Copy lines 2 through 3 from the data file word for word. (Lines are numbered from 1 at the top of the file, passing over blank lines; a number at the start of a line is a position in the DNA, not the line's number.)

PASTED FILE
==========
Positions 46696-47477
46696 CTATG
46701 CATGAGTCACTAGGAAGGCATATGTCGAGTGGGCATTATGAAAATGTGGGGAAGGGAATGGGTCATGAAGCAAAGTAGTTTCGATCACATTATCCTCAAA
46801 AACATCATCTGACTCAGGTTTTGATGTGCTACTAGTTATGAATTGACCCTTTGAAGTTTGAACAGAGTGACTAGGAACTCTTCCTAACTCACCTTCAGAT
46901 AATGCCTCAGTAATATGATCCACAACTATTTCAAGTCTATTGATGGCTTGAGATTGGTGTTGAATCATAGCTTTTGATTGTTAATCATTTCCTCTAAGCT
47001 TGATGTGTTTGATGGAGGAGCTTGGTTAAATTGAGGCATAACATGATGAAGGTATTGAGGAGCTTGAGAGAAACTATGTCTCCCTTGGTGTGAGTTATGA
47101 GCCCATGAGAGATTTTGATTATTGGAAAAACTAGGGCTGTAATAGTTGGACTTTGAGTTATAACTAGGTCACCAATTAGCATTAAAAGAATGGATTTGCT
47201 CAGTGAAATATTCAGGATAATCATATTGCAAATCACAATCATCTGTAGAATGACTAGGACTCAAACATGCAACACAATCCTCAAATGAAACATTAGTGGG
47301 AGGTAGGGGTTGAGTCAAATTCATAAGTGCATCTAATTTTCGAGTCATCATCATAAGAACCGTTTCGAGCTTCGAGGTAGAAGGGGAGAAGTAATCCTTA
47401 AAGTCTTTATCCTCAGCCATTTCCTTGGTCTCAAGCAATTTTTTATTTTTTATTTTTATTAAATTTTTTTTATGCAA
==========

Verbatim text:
46696 CTATG
46701 CATGAGTCACTAGGAAGGCATATGTCGAGTGGGCATTATGAAAATGTGGGGAAGGGAATGGGTCATGAAGCAAAGTAGTTTCGATCACATTATCCTCAAA